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Children are citizens today: Adapting the CRC to a new century

NEWS RELEASE
Convention on the Rights of the Child

KUALA LUMPUR, 17 August 2011 – Citizenship and the right to be an equal, active participant in society are not limited to adults. The more children are involved in public affairs, the more they learn and develop as responsible citizens, stressed Vice-Chair of the UN Committee on the Rights of the Child, Professor Yanghee Lee, at a dialogue attended by Malaysia’s top media professionals.

Organised by UNICEF and the Malaysian Press Institute (MPI), the dialogue themed “Children are citizens today: Adapting the CRC to a new century” was an effort to help the media reflect upon the special responsibilities they carry, and inspire them to be enablers of expression for citizens of all ages, including children. The dialogue discussed how the media can give children an avenue where they will be listened to as a citizen, not just a child.

Involving children

“There is little doubt that children have become more visible in society,” said Professor Lee in her keynote address. “One of the biggest remaining challenges is to involve children in the decision-making processes, in all matters affecting them. All societies publicly claim that children are our future. But if we do not recognise our children in the present, how do we expect that they will have a future?”

The Convention on the Rights of the Child (CRC) states that all children are entitled to the rights to name and identity, information, expression, association, justice and non-discrimination. UNICEF aims to help fulfil these rights by empowering children to be producers, not just subjects and users of media.

“As representatives of the general public, the media has a particularly important role in protecting and promoting children and their rights,” urged Mr. Hans Olsen, UNICEF Representative to Malaysia. “Rather than being just a source of entertainment, the media has the power to help children broaden their knowledge, engage with society, and develop their citizenship skills.”

Advancing child rights

Professor Lee is visiting from Korea to meet with the government, NGOs, media and children. Her visit also serves to help facilitate Malaysia’s second progress report on efforts to advance child rights in the country. The report is due to the Committee on the Rights of the Child (based in Geneva) in 2012.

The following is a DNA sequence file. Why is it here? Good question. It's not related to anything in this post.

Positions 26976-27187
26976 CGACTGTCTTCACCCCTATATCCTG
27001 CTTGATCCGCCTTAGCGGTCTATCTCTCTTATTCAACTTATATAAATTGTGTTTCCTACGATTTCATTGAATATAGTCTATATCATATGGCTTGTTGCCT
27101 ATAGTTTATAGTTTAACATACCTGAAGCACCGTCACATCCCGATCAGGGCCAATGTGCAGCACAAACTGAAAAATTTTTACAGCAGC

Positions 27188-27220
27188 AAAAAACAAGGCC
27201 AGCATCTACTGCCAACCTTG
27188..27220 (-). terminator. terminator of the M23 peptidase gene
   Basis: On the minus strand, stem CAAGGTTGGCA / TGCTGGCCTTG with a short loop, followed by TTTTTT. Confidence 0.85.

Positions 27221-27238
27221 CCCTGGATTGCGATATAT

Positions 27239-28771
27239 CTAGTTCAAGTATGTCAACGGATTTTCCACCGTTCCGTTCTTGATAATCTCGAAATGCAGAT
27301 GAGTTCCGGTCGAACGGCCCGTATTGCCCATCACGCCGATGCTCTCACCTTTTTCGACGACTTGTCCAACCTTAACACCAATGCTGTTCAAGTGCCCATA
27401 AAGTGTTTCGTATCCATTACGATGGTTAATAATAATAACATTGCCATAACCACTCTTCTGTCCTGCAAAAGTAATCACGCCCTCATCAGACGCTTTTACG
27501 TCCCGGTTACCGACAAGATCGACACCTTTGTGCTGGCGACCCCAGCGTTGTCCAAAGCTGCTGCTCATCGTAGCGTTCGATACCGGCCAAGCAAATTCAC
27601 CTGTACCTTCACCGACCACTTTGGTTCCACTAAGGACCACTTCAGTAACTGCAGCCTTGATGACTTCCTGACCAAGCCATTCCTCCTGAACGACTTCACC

The Committee on the Rights of the Child is an internationally-elected body of independent experts that monitors how well governments are meeting the standards for the realisation and protection of children's rights enumerated in the CRC. It is the most universally accepted human rights document in history.

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NOTE TO EDITOR:

The Convention on the Rights of the Child (CRC)

The Convention on the Rights of the Child (CRC) is an international treaty that recognises the human rights of children, which include: the right to survival; the right to develop to the fullest; the right to protection from harmful influences, abuse and exploitation; and the right to participate fully in family, cultural and social life. Since the adoption of the Convention in 1989, countries have adopted new constitutions which include child rights and some countries have adopted consolidated child right statutes, such as Child Acts. The Convention has also played an important role in promoting the abolition of the death penalty for children and in promoting a universal ban on corporal punishment. Other major improvements include the establishment of intergovernmental coordinating mechanisms and independent bodies, such as children’s ombudspersons, tasked to monitor the implementation of children’s rights.

Professor Yanghee Lee

Professor Yanghee Lee has been a member of the UN Committee on the Rights of the Child since 2003 and has served as its Chair from 2007 – 2011 and is currently serving as its Vice-Chair. A national of the Republic of Korea, Professor Lee currently holds joint appointments in the Law School, Department of Child Psychology and Education and Department of Human Resource Development at Sungkyunkwan University. Professor Lee has been the recipient of many recognitions and awards including the 2007 Year of the Woman Award (Korea) and the 2007 Sungkyun Family Award. She is the recipient of the 2009 Order of Civil Merit (Suk Ryu Medal), the highest recognition given to a civilian in South Korea, for her work in protecting and promoting the rights of children worldwide.

For more information, please contact:

Indra Kumari Nadchatram
UNICEF Media Malaysia
Tel (+6.03) 2095 9157 ● (+6) 012 292 6872
inadchatram@unicef.org

Davina Chan
UNICEF Media Malaysia
Tel (+6.03) 2095 9154 ext. 2236 ● (+6) 016 914 1600
mediakl@unicef.org

 

 

 

 

Convention on the Rights of the Child


Malaysia: child rights


Children in the Media

A Guide to Media Policy in Malaysia. Read

Ethical Reporting Guidelines

Principles and guidelines for ethical reporting on children and young people under 18 years old. Read

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